Pentax K-3 First Shots posted: Pixel peep revolutionary DSLR’s test images with AA filter on and off
posted Tuesday, October 29, 2013 at 1:17 PM EDT
Our first impressions Pentax K-3 review generated a lot of interest from IR readers, so we were eager to post the IR Lab's First Shots taken with the camera as soon as we received the final firmware. The K-3 marks a big step up for Pentax's flagship APS-C DSLR, featuring significant changes inside and out -- most notably an industry first: On-demand, optical low-pass (anti-aliasing) filtering which lets you choose whether ultimate resolution or resistance to moiré are more important for any given shot.
The 24.3-megapixel Pentax K-3 packs 50% more pixels into its APS-C sized image sensor than the K-5 II, increasing linear resolution by almost a quarter. And thanks to a new PRIME III image processor, it simultaneously increases performance to a whopping 8.3 frames per second at full resolution, for as many as 60 JPEG or 23 RAW frames. And despite the significant resolution increase, the K-3 still offers a maximum sensitivity of ISO 51,200 equivalent.
So how do these upgrades translate to image quality? Take a pixel peep at these First Shots -- Still Life* images taken with the OLPF/AA filter turned off, and Multi Target* images taken with the OLPF/AA filter both off and on (at two different levels) -- and we're certain you're going to be intrigued by what this camera can do. Using our Comparometer™, you can also pit sample pictures taken with the K-3 side-by-side against those from the K-5 II, K-5 IIs or any other camera we've ever tested. Go check out the images, then circle back and let us know what you think about the K-3's image quality.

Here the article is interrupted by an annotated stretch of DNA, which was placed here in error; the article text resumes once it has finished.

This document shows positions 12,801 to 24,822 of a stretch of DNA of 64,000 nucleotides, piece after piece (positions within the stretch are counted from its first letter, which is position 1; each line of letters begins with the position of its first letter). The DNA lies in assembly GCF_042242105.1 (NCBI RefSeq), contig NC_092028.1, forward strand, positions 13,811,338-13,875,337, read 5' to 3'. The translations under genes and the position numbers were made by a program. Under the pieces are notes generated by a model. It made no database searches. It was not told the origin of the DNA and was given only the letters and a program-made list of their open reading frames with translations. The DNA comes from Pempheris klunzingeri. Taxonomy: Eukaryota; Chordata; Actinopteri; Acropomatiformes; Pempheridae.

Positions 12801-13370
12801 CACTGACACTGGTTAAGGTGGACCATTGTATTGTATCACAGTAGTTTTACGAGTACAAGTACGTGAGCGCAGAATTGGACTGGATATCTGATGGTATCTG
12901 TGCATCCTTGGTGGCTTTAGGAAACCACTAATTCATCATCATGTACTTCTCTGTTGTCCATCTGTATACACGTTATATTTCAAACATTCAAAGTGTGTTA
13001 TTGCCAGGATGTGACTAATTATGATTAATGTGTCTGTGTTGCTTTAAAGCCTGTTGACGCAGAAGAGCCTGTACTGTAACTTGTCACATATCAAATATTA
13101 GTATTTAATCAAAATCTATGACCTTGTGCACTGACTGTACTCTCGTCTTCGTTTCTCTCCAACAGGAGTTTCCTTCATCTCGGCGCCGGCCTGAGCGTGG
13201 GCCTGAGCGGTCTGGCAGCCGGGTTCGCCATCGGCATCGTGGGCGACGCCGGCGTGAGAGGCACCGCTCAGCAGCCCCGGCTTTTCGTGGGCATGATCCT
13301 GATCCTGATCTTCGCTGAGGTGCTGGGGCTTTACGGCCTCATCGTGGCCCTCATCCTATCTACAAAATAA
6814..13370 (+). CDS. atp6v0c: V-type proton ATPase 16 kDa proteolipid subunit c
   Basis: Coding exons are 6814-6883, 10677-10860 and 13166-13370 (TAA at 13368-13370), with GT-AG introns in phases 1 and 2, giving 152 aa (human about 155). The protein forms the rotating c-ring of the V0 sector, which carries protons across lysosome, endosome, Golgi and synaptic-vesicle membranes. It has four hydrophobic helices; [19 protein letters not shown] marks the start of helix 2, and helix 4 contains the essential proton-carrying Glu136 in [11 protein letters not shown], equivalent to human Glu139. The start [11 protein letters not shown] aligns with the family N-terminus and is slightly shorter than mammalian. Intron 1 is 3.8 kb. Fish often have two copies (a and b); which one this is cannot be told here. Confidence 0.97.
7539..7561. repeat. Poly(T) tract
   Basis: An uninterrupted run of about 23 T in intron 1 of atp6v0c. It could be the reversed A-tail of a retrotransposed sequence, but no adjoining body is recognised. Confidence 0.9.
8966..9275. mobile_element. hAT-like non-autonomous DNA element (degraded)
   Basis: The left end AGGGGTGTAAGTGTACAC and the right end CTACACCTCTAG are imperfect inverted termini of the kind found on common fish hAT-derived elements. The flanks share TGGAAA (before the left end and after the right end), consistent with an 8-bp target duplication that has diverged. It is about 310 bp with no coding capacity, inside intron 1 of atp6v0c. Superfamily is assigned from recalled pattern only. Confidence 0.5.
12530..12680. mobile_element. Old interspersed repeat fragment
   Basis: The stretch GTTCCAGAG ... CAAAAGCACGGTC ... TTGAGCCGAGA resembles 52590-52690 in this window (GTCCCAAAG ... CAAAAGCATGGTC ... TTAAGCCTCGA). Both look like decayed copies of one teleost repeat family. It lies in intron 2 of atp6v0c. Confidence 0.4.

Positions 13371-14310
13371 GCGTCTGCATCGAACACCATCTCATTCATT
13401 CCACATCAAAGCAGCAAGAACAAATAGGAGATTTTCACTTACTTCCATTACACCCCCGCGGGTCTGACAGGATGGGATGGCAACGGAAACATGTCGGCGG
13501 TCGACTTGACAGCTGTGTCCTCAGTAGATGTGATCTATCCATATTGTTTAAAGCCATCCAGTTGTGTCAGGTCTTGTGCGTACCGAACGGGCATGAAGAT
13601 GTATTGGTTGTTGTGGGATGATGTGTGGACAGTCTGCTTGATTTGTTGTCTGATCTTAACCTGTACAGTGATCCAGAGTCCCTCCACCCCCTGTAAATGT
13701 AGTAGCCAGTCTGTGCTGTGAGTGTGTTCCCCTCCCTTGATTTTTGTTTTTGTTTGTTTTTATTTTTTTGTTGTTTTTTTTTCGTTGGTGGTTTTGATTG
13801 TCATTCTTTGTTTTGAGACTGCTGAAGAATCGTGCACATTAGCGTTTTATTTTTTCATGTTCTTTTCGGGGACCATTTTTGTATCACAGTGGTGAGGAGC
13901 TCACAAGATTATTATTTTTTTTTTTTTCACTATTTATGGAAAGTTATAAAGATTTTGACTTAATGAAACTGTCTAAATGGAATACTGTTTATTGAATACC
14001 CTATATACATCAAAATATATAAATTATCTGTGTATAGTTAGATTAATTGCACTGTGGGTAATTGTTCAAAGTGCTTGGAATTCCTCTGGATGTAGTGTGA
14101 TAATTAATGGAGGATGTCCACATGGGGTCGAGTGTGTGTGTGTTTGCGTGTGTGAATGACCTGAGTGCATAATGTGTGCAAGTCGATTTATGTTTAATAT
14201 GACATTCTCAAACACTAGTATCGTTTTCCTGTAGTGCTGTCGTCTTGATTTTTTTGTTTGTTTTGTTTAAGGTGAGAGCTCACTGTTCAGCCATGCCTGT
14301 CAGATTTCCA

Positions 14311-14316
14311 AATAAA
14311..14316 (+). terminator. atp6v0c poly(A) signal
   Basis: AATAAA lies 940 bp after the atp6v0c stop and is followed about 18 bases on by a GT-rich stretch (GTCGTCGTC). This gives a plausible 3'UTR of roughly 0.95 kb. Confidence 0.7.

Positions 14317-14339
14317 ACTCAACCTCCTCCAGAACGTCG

See First Shots taken with the Pentax K-3 here. And be sure to read our first impressions Pentax K-3 review for a closer look at the camera's new features. Don't miss our Geek's Guide that explains in detail the K-3's revolutionary, switchable OLPF/AA-filter technology. Stay tuned in the coming weeks for our complete Pentax K-3 review!
* Use our Still Life target images to look for detail (tone-on-tone, fine, highlights, shadows), as well as noise suppression, white balance, color accuracy and color shape retention. Use the Multi Target images to look for color handling, contrast vs. detail vs. noise, and moiré. Both targets are shot at the full range of ISOs to show how many of these factors change as ISO rises. In this instance, if you compare the USAF Resolution and Color Starburst targets in our K3hVFA_AA[2..0] Multi Target series, you can see the progressively stronger blurring that higher AA settings add, along with reduced color moiré at higher frequencies in the Log C/F target.